9780813192208

The Philosophy of Stanley Kubrick

by
  • ISBN13:

    9780813192208

  • ISBN10:

    081319220X

  • Format: Paperback
  • Copyright: 2009-02-13
  • Publisher: Univ Pr of Kentucky

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Summary

In the course of fifty years, director Stanley Kubrick produced some of the most haunting and indelible images on film. His films touch on a wide range of topics rife with questions about human life, behavior, and emotions: love and sex, war, crime, madness, social conditioning, and technology. Within this great variety of subject matter, Kubrick examines different sides of reality and unifies them into a rich philosophical vision that is similar to existentialism. Perhaps more than any other philosophical concept, existentialismthe belief that philosophical truth has meaning only if it is chosen by the individualhas come down from the ivory tower to influence popular culture at large. In virtually all of Kubrick's films, the protagonist finds himself or herself in opposition to a hard and uncaring world, whether the conflict arises in the natural world or in human institutions. Kubrick's war films (Fear and Desire, Paths of Glory, Dr. Strangelove,andFull Metal Jacket) examine how humans deal with their worst fearsespecially the fear of deathwhen facing the absurdity of war.Full Metal Jacketportrays a world of physical and moral change, with an environment in continual flux in which attempting to impose order can be dangerous. The film explores the tragic consequences of an unbending moral code in a constantly changing universe. Essays in the volume examine Kubrick's interest in morality and fate, revealing a Stoic philosophy at the center of many of his films. Several of the contributors find his oeuvre to be characterized by skepticism, irony, and unfettered hedonism. In such films asA Clockwork Orangeand2001: A Space Odyssey,Kubrick confronts the notion that we will struggle against our own scientific and technological innovations. Kubrick's films about the future posit that an active form of nihilism will allow humans to accept the emptiness of the world and push beyond it to form a free and creative view of humanity. Taken together, the essays inThe Philosophy of Stanley Kubrickare an engaging look at the director's stark vision of a constantly changing moral and physical universe. They promise to add depth and complexity to the interpretation of Kubrick's signature films.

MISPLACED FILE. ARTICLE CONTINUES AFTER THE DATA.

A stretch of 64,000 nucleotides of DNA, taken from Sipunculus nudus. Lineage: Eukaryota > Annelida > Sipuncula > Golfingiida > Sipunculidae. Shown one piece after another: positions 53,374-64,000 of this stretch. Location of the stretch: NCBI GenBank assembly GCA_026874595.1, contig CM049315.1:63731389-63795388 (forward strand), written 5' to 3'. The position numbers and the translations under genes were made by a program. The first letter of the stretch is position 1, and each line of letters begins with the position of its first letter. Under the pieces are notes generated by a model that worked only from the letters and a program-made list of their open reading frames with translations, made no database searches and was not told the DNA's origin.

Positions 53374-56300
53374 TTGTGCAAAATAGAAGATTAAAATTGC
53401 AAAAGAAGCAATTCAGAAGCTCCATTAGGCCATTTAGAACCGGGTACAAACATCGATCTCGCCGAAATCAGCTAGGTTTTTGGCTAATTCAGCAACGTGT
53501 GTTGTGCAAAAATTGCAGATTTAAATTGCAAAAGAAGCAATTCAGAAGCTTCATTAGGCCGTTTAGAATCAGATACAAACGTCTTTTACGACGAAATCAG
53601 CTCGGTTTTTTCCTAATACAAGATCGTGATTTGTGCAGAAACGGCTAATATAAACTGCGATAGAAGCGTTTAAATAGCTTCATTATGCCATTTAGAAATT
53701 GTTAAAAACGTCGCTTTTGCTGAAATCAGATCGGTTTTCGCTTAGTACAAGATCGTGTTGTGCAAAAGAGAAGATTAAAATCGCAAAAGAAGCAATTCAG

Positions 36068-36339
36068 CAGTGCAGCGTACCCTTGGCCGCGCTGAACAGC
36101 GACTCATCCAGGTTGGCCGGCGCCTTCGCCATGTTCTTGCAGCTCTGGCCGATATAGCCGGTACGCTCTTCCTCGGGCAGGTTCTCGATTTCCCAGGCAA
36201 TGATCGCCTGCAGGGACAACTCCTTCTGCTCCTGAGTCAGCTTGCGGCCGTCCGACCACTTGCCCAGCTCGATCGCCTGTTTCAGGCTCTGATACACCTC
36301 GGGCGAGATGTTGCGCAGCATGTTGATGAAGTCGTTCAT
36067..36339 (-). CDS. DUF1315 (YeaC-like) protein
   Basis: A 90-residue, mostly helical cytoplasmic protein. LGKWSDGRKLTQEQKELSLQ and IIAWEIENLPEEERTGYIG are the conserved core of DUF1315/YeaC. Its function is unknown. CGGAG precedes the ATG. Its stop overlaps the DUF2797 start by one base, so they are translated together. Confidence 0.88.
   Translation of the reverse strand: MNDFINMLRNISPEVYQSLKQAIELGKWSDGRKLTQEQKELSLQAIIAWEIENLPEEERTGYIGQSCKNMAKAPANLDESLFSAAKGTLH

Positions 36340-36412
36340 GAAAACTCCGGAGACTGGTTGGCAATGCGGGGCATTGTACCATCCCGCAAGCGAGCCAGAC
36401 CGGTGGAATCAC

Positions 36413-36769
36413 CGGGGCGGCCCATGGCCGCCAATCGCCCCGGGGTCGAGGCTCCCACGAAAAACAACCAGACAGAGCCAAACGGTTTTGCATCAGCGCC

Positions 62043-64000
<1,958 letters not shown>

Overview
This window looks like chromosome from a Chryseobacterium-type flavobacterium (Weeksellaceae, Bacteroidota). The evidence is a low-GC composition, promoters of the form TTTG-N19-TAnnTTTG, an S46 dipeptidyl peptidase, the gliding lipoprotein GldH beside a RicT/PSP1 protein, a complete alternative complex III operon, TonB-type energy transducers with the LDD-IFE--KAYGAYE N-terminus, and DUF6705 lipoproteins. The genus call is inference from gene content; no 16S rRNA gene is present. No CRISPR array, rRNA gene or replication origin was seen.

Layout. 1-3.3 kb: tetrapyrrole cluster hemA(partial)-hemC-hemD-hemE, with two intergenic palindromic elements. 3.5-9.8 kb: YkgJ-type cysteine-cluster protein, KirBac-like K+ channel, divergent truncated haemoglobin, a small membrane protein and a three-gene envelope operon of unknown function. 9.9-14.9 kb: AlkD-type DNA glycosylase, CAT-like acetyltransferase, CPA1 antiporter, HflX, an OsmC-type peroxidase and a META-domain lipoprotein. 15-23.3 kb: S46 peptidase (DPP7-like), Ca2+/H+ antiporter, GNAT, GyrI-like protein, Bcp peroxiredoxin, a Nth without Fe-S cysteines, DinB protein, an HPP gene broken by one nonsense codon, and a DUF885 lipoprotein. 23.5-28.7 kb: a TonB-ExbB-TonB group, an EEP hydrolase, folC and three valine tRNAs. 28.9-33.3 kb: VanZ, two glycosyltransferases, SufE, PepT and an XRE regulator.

Author Biography

Jerold J. Abrams is assistant professor of philosophy at Creighton University.

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